Stone has premonitions, and the theme of fate has something big in store for us is played up throughout. The train rumbles toward Paris as the film proceeds toward its inexorable climax, the scene we've all been waiting for. The ten minute terrorist take-down sequence, filmed in real time is riveting, soul-stirring cinema at its best. Well worth the wait. And at just over an hour and a half in duration, The 15:17 To Paris doesn't take an interminably long time to get you there. 
Grade:  B +  


OMG. I can't believe two reasonably intelligent, visually savvy people could differ so wildly. But this is one case where I couldn't disagree more with Tim's assessment of Eastwood's latest faux film. I think he chose to cast the real guys because he realized that, without them, there was no story. (I hate to tell you, Clint, but there still was no story!) Yes, there was an incident on a train that was, indeed, brave and heroic. But since everybody in the audience knew that from the get-go, building a movie around it—with three basically bland characters to work with—was a challenge that would've had even Willie Shakespeare pulling his hair out.

Of the three non actors, I felt Anthony Sadler was by far the most authentic. I had to laugh at the striking physical resemblance between non actor Alek Skarlatos and actor Scott Eastwood. (I'll just bet he was furious that his dad didn't cast him in the role!)

The only redeemable thing in this paean to patroitism was the score which I was certain Clint Eastwood had composed himself. I was shocked to find that Christian Jacob scored the film. (He also composed the score for Sully so he's good at disaster-avoidance flicks.) But one cheap musical shot I just have to point out was a scene in Germany, where the tour guide corrects our third hero Spencer Stone about where Hitler and Eva Braun are buried. As he cycles away, he sings "Springtime for Hitler In Germany...." A song fromThe Producers that was totally out of place. (But Mel Brooks must have been pleased.)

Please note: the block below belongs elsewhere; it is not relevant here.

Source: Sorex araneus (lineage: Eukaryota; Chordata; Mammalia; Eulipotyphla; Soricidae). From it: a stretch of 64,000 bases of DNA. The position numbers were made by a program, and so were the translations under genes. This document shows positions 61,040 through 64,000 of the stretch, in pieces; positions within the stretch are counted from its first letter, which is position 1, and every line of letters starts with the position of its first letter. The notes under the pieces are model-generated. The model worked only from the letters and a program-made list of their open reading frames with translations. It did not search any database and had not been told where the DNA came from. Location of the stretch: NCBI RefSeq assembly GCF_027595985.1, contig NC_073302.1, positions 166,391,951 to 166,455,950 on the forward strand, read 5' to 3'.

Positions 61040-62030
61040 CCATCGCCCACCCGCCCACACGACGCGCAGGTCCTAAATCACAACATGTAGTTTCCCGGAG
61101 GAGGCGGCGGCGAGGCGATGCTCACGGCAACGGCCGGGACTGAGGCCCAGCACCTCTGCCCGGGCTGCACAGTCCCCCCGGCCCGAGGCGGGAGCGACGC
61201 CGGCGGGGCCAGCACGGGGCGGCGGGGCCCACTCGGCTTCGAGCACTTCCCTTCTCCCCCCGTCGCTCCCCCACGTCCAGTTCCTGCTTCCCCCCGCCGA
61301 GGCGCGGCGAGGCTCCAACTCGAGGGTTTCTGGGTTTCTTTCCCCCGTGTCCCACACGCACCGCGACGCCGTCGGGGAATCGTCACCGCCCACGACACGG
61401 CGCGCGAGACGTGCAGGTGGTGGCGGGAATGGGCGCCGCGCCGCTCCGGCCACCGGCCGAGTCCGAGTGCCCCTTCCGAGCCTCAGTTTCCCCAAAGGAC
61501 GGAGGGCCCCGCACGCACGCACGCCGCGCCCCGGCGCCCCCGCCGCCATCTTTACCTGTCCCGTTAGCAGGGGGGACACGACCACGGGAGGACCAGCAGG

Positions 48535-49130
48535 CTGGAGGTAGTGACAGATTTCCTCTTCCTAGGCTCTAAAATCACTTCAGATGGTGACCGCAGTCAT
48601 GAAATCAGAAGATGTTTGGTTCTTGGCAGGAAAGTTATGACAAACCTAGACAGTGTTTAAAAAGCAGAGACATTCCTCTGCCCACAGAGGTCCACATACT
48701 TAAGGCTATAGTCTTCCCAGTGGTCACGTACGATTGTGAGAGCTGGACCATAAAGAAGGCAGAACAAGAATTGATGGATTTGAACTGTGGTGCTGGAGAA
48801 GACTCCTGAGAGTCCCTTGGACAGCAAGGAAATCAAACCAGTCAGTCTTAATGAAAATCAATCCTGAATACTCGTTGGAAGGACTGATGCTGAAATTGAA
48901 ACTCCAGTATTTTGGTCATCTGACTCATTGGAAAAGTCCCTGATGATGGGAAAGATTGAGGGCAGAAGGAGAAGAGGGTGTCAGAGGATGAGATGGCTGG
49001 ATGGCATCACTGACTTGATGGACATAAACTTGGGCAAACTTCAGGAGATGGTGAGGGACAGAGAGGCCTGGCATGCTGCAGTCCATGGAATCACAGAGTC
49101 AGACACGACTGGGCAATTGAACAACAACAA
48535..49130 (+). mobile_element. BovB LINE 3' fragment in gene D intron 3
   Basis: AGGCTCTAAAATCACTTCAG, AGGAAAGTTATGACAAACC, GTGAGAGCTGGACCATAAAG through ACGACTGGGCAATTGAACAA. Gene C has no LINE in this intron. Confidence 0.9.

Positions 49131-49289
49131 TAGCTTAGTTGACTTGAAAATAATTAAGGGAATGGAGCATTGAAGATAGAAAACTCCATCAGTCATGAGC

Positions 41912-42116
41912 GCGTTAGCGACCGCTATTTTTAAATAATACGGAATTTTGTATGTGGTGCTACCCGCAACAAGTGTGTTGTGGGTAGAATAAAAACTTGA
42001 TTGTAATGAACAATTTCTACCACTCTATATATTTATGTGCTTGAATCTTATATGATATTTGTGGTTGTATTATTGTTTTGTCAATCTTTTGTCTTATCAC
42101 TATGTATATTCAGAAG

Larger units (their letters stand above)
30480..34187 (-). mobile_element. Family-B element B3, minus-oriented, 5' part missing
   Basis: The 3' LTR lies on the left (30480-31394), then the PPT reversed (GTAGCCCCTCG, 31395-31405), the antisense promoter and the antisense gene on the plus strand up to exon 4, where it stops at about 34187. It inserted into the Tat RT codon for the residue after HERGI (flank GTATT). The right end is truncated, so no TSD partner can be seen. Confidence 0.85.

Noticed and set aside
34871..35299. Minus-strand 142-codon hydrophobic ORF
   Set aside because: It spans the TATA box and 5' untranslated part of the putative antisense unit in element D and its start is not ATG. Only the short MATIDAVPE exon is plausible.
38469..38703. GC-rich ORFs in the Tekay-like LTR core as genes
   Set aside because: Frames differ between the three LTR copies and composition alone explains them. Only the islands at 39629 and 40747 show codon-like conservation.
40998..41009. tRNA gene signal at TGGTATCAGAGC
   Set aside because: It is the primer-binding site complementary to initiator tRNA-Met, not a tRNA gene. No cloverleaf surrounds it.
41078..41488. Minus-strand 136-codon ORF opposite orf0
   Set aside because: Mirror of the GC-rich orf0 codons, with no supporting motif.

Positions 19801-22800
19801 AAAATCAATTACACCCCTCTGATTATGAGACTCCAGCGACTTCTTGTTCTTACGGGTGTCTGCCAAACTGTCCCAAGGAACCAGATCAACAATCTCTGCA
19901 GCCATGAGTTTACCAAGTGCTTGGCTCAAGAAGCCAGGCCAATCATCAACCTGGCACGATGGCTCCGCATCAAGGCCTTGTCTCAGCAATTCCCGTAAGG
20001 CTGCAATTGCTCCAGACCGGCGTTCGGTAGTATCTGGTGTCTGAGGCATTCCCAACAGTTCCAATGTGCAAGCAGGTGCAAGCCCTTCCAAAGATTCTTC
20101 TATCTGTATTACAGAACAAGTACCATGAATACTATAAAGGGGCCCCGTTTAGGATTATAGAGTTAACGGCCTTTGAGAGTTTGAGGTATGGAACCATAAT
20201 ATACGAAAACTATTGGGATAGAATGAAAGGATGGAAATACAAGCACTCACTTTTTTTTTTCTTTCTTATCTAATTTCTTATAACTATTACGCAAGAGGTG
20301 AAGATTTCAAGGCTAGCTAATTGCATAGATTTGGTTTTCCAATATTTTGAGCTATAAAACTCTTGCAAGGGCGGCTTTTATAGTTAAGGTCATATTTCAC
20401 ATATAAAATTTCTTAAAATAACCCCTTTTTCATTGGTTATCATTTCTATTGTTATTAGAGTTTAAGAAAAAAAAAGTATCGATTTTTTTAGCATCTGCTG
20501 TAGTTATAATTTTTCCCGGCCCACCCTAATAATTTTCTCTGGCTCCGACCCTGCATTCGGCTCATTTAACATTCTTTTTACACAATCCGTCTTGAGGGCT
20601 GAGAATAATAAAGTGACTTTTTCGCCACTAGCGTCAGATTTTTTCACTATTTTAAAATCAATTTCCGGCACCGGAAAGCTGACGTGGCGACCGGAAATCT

Save your money!

Grade: D- 

Sunday, February 4, 2018


Rated:  R

STARS: Christian Bale, Wes Studi, Rosamund Pike
DIRECTOR: Scott Cooper
GENRE: Western/Action-Adventure

I like a good western now and then. Part of it, I think, is because back then men looked like men. They had facial hair! (And they weren't waxing their chests.) So I was looking forward to seeing Hostiles because not so many of these manly pictures come around anymore. And from some of the buzz about it, I thought there might be a message in there. 

And indeed there is one in the opening two sequences. Some white settlers are slaughtered by Comanches. After that, some Indians are brutally murdered by the paleface. Graphic stuff, and a pretty clear message that war is futile. Nobody's right if everybody's wrong. In retrospect, of course, we know who was right and who was wrong, if defending your homeland against alien invaders is what any noble people would do.